SACRAMENTO, Calif. - Lurking below Central Valley waters lays a hidden enemy for California's waterborne commerce, requiring annual assistance from the U.S. Army Corps of Engineers Sacramento District to keep it at bay.
Roving piles of sand, or shoals, collect along channel bottoms and wreak havoc for barge pilots trying to make their way in and out of the Sacramento River Deep Water Ship Channel and the Stockton Deep Water Ship Channel.
Since 1927, the Corps has been authorized to dredge the channels to their authorized depths—30 feet for the 43.5-mile Sacramento Deep Water Ship Channel, and 35 feet for the 41-mile Stockton Deep Water Ship Channel—to keep commodities smoothly flowing in and out of the Central Valley.
This year and for the for the very first time, that enemy—sand piles dredged from the San Joaquin River—will become an ally. Thanks to a partnership of the Corps, the U.S. Fish and Wildlife Service and the Port of Stockton, material dredged from Stockton's ship channel will be pumped to the Antioch Dunes National Wildlife Refuge to improve habitat for the endangered Lange’s metalmark butterfly, as well as the Antioch Dunes Evening Primrose and Contra Costa Wallflower.
In all, about 40,000 cubic yards of sand is expected to be collected and placed on more than 10 acres of a 41-acre parcel of the wildlife refuge.
"The ports are responsible for locating placement sites for dredged material and the Corps is responsible for keeping the channels at their authorized depths," said Gary Kamei project manager for the Corps. "To their credit, the Port of Stockton coordinated with the U.S. Fish and Wildlife for the sand placement—it was their idea."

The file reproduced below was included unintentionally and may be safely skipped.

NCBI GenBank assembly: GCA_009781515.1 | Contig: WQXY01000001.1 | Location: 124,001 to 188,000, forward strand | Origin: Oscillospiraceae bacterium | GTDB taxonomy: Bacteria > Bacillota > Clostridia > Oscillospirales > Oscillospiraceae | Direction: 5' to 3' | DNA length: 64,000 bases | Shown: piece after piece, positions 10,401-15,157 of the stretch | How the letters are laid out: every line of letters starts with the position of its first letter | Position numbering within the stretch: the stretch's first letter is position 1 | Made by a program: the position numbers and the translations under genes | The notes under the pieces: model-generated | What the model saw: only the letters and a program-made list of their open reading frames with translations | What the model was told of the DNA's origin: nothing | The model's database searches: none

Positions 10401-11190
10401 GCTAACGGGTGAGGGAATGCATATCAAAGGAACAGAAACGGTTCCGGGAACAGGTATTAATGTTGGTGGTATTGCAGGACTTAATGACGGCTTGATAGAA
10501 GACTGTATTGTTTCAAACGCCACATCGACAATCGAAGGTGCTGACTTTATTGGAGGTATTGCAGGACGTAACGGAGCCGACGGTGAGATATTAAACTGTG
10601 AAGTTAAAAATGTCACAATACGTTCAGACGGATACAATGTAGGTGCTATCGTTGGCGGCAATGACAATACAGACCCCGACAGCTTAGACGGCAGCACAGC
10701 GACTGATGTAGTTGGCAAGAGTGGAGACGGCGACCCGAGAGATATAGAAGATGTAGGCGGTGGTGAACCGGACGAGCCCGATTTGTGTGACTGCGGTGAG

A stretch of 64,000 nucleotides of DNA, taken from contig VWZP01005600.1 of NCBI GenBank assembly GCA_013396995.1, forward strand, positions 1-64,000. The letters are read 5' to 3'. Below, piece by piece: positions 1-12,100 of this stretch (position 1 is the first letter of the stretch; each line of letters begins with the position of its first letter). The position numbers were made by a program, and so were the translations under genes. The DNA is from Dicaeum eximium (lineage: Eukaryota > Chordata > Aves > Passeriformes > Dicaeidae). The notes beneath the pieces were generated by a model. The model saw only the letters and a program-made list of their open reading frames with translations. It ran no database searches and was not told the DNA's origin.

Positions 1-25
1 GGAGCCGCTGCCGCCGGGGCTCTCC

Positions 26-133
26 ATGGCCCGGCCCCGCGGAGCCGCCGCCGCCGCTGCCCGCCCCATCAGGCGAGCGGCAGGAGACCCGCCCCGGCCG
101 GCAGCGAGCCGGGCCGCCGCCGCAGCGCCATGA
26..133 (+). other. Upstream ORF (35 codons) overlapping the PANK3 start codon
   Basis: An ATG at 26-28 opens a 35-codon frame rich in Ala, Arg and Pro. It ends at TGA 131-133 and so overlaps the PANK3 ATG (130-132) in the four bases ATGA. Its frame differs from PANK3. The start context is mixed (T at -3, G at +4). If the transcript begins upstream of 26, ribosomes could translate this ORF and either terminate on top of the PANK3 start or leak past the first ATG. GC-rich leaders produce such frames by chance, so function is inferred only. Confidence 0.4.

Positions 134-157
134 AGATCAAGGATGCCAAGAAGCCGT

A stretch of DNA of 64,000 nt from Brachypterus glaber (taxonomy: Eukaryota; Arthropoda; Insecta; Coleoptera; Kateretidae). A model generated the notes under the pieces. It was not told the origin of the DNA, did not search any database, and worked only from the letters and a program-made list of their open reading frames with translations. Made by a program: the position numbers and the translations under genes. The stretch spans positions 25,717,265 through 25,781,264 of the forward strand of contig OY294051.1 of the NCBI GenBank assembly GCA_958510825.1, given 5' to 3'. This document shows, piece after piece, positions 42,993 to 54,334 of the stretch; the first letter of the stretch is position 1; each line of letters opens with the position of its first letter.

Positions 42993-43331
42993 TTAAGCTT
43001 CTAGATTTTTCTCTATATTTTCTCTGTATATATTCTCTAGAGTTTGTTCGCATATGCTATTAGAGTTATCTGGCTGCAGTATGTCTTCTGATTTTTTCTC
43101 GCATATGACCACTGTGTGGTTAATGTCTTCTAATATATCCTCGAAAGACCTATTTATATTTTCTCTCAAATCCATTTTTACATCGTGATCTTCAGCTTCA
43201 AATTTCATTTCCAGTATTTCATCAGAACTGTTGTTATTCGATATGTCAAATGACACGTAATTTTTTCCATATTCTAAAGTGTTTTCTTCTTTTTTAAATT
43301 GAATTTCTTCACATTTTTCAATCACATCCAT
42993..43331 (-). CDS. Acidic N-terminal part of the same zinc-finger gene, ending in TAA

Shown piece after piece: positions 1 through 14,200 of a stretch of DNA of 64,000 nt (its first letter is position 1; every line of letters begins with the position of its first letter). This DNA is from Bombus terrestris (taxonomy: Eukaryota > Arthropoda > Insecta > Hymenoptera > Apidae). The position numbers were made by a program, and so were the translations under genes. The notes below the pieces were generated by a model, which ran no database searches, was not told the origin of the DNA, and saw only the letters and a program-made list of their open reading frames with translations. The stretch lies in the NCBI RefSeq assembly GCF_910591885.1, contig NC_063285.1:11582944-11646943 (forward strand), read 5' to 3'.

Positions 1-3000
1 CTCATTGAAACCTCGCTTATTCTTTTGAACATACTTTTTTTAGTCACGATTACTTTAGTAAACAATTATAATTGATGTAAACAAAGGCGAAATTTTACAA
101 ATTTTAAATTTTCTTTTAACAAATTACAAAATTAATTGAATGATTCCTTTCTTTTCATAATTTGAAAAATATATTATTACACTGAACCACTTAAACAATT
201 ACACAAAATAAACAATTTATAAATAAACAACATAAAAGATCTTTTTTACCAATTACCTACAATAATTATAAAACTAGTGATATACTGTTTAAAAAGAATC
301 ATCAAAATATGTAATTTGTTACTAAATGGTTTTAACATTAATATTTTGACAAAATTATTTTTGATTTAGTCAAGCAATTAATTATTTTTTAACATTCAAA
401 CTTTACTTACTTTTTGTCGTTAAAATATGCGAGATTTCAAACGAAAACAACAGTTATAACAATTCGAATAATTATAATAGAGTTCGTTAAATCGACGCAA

Frequently, dredged materials are used to improve the stability of Delta levees. But the ports are always looking for the best and most environmentally-friendly place to deposit the mud, silt and sand.
"Finding positive ways to reuse dredged material is an ongoing mission for the Port of Stockton," said Jeff Wingfield, the port's director of environmental and government affairs. "The newly provided sand should really help to restore the Antioch Dunes ecosystem."
The first placement at the dunes was recognized during an informal ceremony Nov. 9, immediately preceding a tour for the public. About a dozen visitors learned about this idea that began a few years ago when the USFWS began looking for clean sand to restore the dunes.
"It's really a win-win for everybody," said USFWS spokesman Doug Cordell. Cordell added that the refuge gets free sand and the port is not charged a fee for depositing the material at the dunes. "It may take a couple years to become fully established but it's a big step in the right direction for the refuge."